Monday 24 Oct 2016

Buying New Stuff
Matt Seinberg

We all need to buy new stuff at one time or another. We’ll do our research on the internet, and usually go into a store to see it. You must try some items before you buy. Two of these items are mattresses and furniture for your living room or den.

Are you the type that also hates to shop, and only thinks that salespeople are reaching into your pocket to take your money? Well, I’m here to tell you that you are wrong, most of the time anyway.

How many times have you heard an ad on the radio or seen it on TV advertising a mattress imploring you to call an 800 phone number? Unless you can lay down on your radio, TV or telephone, how can anyone buy a mattress like that?

Most people don’t realize that the average life of a mattress is 8-to-12 years, with most keeping it around 10 years. The longest I’ve ever heard anyone keeping a mattress was fifty years. I sure wouldn’t want to be the fellow taking it out of the house.

Did you know that a mattress doubles in weight over 10 years? That’s because dust mites live in that mattress pretty much from the time you get it, until you get rid of it unless you use some sort of mattress protector that doesn’t allow skin cells and perspiration to get through.

Did you know that the average person sheds millions of skin cells and a pint of sweat every night in bed? Those two things are what dust mites eat. It’s not the dust mite people are allergic to, but their excrement; that is, their poop can make you very sick. Yuck.

Every day, the media bombard us with ads for new cars and flat screen televisions. Both items are big-ticket and most people will research them to do death. One statistic suggests people will shop at three different stores before they will make a final decision about a new car or large-screen television.

Many places we shop and use offer car-buying services, such as AAA, Costco and BJ’s Wholesale Club. You call the car dealership listed in their guides, make an appointment and you get a pre-negotiated price. Is this the best price you can get, or just the illusion of one?

Most of us hate shopping for a car; it’s one big game. The educated consumer will pick the car they want, read the reviews and finally take a test drive armed with prices from “Consumer Reports” or other pricing services. The trick is to negotiate from the invoice price up from the manufacturer’s suggested retail price or MSRP, not down.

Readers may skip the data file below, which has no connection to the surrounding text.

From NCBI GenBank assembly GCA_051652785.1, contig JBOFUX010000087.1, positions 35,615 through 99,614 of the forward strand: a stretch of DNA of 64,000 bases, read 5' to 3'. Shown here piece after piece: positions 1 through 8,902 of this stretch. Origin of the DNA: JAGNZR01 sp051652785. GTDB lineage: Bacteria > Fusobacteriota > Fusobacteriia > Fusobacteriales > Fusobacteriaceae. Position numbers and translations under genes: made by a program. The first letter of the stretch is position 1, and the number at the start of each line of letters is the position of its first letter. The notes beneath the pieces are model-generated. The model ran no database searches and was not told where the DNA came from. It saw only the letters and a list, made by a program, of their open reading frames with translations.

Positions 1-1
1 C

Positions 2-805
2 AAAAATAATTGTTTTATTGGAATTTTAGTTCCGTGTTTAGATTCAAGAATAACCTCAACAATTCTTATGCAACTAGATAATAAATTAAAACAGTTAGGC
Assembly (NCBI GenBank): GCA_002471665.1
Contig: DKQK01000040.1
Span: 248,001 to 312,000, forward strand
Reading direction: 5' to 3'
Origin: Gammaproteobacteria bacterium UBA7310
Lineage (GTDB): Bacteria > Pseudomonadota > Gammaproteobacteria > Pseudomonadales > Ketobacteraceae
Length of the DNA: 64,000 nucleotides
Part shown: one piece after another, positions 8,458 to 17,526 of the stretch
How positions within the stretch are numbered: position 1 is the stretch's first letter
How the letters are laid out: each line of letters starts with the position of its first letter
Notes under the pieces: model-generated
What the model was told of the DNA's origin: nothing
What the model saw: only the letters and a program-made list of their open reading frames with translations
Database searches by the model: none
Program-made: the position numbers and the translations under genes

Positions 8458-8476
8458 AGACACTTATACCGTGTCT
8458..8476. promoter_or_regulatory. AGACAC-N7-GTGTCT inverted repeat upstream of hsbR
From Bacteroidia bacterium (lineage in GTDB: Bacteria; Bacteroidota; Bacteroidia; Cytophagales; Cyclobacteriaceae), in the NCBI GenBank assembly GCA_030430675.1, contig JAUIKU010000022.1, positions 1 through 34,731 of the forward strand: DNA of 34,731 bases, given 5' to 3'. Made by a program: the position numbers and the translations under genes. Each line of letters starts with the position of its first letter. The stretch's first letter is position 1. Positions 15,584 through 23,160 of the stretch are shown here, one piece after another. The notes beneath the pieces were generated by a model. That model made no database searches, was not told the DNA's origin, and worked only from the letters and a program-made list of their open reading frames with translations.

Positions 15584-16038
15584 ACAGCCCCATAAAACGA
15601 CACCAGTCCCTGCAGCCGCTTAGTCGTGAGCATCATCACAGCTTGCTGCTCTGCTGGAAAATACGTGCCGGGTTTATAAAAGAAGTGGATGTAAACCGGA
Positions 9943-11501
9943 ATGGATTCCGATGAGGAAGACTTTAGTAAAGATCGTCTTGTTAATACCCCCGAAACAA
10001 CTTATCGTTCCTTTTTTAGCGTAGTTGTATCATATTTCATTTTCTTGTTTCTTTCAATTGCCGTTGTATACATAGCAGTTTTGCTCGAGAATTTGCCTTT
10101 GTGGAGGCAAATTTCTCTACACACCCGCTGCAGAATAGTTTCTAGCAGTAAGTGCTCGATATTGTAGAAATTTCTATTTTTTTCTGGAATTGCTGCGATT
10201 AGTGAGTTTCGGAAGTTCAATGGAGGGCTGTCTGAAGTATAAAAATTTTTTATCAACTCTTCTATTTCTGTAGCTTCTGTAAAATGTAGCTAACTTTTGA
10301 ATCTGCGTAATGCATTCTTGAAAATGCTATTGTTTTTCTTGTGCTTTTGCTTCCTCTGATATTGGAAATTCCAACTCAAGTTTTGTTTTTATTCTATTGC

Remember, he who talks first loses. Just sit there and stare at the salesperson until he starts to sweat and finally makes an offer. Don’t be afraid to say no several times until you get the price you want.

Thus, although you can’t buy a car on the internet, televisions are another story. Most large chains such as Best Buy, Target, Wal-Mart, Costco, BJ’s and other regional chains have web sites that may offer better prices than in the stores. Then you have web only sites such as buy-dot-com, circuitcity-dot-com, amazon-dot-com and tigerdirect-dot-com that can offer more variety with lower prices since they don’t have to maintain actual stores.

Thus, you run around to all the stores looking at the various brands, comparing specifications, sizes and prices. Do you want LCD, LED or plasma? Will it be internet connected and able to stream movies from your favorite services?

Then you have to decide, finally, where to buy it. You decided on the make and model, now it’s time to get the best price. Many sites that don’t have a physical presence where you live won’t charge tax, and shipping may be free as well.

Let’s just cut to the chase, and install that new 60” LED 3D television with the surround sound system. Turn off the lights, and wait for the action to start. If you haven’t seen “Star Wars” in Blu-ray HD, you haven’t lived. One of my friends from work got it for me as a very late birthday gift, and they look amazing!

Shop until you drop and buy much new stuff this year!

Matt Seinberg lives on Long Island, a few minutes east of New York City. He looks at everything around him and notices much. Somewhat less cynical than dyed in the wool New Yorkers, Seinberg believes those who don't see what he does like reading about what he sees and what it means to him. Seinberg columns revel in the silly little things of life and laughter as well as much well-directed anger at inept, foolish public officials. Mostly, Seinberg writes for those who laugh easily at their own foibles as well as those of others.

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